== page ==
A/N Well, here it is – finally! The last chapter of the story. To tell the truth it was hard to write this one, not just when I was trying to figure out what to include in the wrap-up, but I was sad to say goodbye to the characters and the story. It's been a great ride, and I thank you all, from the bottom of my heart, for joining me on it :D

Disclaimer: I promise I will hand them back, I just need them one more time.

The incident on Hummingbird Road, as everyone started calling it, was the best news the parish had for about a whole month. Maybe a little more. But then it got eclipsed by the fact that one of poor Maudette Pickens' sex videos ended up being watched by the little brother of a guy she'd slept with, and, even better, was the hasty engagement and wedding plans of Portia Bellefleur which led to speculation that she had got herself pregnant and it just went to show that no one was immune from making mistakes, were they?

I felt sorry for Maudette and for Portia, but glad I was yesterday's news all the same.

It did get the bar's name passed around though, and a lot of folk through the doors who were curious about the new owner who'd been shot that by that Native American guy because of…well, you could pick your reason from the several that were doing the rounds.

Sadly, they tended to be a little disappointed. Even if they did catch sight of Eric, he hardly looked like someone who'd be the target of an elaborate assassination plot or a sordid love triangle. At least, that was my opinion, anyway.

Still, we were lucky in that a few of those curious customers turned into regular customers. The customer numbers were also helped along by Pam's ongoing Facebook promotions; Flashback Fridays were a big hit even if Eric had been a little dubious about offering free drinks to those prepared to dress in outfits from the past. We did have put a limit on the free drinks though once we realised that Jane Bodehouse had kept every item of clothing she'd ever worn and was proud of the fact she could still squeeze into her bell-bottomed jeans. Squeeze was right, and the effect was a little over-whelming, to say the least.

But no matter how curious people were about Eric, he wasn't as much of a draw as the new bartender was. Of course, Eric had not been intending to hire a bartender. It was his first night back at the bar, the Sunday after the shooting, and mostly he was intent on finding a comfortable position for his leg while he sat at the desk in the office and complaining because he didn't.

I wasn't sure that his being at the bar was the best idea, but, as Pam said, it was better to get his complaints over with during the course of the night rather than have him save them all up for us to hear at a later time. I didn't know if I completely agreed with her, but then I wasn't the one living with him. So it was work for Eric and back to being behind the bar for Pam as it was Ginger's night off.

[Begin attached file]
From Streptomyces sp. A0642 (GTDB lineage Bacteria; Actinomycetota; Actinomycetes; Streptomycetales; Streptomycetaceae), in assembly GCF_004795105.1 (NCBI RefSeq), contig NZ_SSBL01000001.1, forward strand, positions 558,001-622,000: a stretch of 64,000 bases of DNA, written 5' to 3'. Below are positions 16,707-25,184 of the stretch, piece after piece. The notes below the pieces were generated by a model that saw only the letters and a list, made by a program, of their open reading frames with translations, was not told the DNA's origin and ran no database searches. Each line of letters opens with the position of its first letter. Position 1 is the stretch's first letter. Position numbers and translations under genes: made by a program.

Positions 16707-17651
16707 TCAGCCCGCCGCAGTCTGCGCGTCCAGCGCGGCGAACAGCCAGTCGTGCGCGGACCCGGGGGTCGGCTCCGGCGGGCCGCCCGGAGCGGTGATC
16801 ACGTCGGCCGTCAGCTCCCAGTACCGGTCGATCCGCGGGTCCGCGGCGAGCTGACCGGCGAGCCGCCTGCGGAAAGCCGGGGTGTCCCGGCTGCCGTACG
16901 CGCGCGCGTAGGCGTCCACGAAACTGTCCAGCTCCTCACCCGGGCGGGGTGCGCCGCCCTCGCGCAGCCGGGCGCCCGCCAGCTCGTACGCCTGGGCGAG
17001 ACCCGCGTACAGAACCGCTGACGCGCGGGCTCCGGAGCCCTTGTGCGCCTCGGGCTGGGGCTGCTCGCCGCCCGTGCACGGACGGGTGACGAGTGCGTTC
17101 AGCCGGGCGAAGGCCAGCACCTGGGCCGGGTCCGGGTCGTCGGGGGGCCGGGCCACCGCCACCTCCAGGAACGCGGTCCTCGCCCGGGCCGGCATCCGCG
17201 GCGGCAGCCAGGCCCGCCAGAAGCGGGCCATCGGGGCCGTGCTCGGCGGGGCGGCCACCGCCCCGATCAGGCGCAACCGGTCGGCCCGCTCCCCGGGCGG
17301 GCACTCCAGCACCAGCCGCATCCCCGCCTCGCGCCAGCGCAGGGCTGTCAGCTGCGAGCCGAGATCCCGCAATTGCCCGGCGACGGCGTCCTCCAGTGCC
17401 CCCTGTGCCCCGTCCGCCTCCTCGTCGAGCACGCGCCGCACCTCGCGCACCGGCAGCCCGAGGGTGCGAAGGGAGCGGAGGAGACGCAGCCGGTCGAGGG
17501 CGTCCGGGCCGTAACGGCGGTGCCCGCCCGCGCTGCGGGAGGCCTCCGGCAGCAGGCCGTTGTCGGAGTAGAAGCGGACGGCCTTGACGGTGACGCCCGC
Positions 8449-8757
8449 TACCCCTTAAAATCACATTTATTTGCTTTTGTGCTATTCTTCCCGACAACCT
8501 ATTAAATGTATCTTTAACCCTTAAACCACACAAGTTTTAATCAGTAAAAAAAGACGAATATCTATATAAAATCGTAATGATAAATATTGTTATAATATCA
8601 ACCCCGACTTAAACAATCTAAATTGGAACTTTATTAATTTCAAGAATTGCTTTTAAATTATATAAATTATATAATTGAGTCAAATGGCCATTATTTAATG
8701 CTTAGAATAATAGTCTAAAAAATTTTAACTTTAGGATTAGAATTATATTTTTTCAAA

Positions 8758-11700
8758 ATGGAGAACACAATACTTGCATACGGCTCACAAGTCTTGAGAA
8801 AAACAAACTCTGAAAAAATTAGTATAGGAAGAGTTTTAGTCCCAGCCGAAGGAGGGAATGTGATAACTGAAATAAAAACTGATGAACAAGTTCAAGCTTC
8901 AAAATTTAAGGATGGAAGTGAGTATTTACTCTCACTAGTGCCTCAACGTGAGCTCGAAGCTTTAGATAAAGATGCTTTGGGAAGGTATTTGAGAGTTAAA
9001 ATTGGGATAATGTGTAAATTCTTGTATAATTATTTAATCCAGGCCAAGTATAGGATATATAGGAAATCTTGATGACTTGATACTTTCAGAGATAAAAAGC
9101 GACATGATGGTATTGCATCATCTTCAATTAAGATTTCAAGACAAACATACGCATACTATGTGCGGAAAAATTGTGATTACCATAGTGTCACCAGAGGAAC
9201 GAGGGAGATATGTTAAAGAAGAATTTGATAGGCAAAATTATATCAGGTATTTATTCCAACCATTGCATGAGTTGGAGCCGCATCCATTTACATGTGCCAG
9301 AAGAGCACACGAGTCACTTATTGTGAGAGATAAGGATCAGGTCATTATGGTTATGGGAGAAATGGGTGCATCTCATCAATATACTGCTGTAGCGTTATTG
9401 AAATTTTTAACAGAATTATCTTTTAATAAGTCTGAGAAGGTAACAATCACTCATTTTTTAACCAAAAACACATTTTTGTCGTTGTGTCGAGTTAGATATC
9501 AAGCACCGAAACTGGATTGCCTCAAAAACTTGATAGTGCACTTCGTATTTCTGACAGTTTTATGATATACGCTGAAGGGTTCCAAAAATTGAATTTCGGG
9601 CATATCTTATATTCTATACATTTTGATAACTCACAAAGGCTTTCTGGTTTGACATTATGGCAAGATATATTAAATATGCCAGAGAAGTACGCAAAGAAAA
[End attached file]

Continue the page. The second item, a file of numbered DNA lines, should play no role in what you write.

So far, so just like most other Sunday nights.

And then Claudine showed up. That in itself didn't seem all that odd. It was the first time I'd seen her since Eric had been shot and she made a bee-line for me and enveloped me in a hug. It was nice to have someone react by trying to comfort me rather than solicit a bunch of information from me. Plus, she smelt real good. I made a mental note to ask her what shampoo she used.

"Sookie, I just can't believe what happened to you!"

"Well. You know." I shrugged. I was kind of over talking about it.

"I felt real bad about it all," Claudine said.

That was a little different though. Not many people had had that response. "You did?"

"Mmm. Well…" Claudine looked down at her feet. I followed her gaze. She was wearing a pair of those shoe-boot things with the peep toes and her pedicure was an immaculate rose-red shade. I briefly wondered how she always managed to look so glossy and then I turned my attention back to what she was actually saying.

"Claude 'fessed up before he left," Claudine said, her large brown eyes wide and shiny.

"He…to what?" It wasn't that I didn't trust Claude to have told the truth, but, well, no. I didn't trust Claude to have told the truth. Not even to his own twin sister.

"To everything," Claudine said, as though it was obvious. "I know. That he was in cahoots with…the, uh, bartender. Who worked here. The guy that used to bother me at Hooligan's. I know he sent him. After you. Oh, Sookie! I'm so sorry!"

Claudine hugged me again and it was hard not to notice that a few of the customers, notably Jeff LaBeff and his cronies, were taking a good long look at Claudine and me. I had no doubt that all the nudging and whispering they were doing meant they thought we were there simply to fuel their own personal fantasies.

Well. Euw.

I stepped back from Claudine, uncomfortable with the scene we were creating for a bunch of guys who should have better things to think about. It didn't seem to bother Claudine, however, and I doubt she'd even registered their gaze. She still just seemed bothered by what had happened with Long Shadow.

"Please don't apologise, Claudine. I mean, you weren't to know what they were up to. You are not your brother's keeper." I was awful glad of that because, past Claudine, I could see my own brother playfully pulling on Dawn's apron to get her attention while she giggled. Some things never changed.

"Well. I do feel bad. And you were so nice to me too! Fucking Claude! He ruins everything."

I really wasn't sure how I was supposed to respond to that statement. Tempting as it might be to agree with Claudine wholeheartedly, there were just some things you didn't say about someone else's sibling. In the end I opted for, what I hoped was, a dignified and sympathetic silence, accompanied by a slight nod to show that I understood how she was feeling.

"At least it's over now," I said, and then I immediately regretted it, in case Claudine thought I was being overly callous about Long Shadow's demise. I wanted to back-track, but wasn't sure how.

I gave up. It was all too hard. Time to change the subject. "So, you here to see Pam? Talk about the show?"

"Oh. No. We're here to see Eric."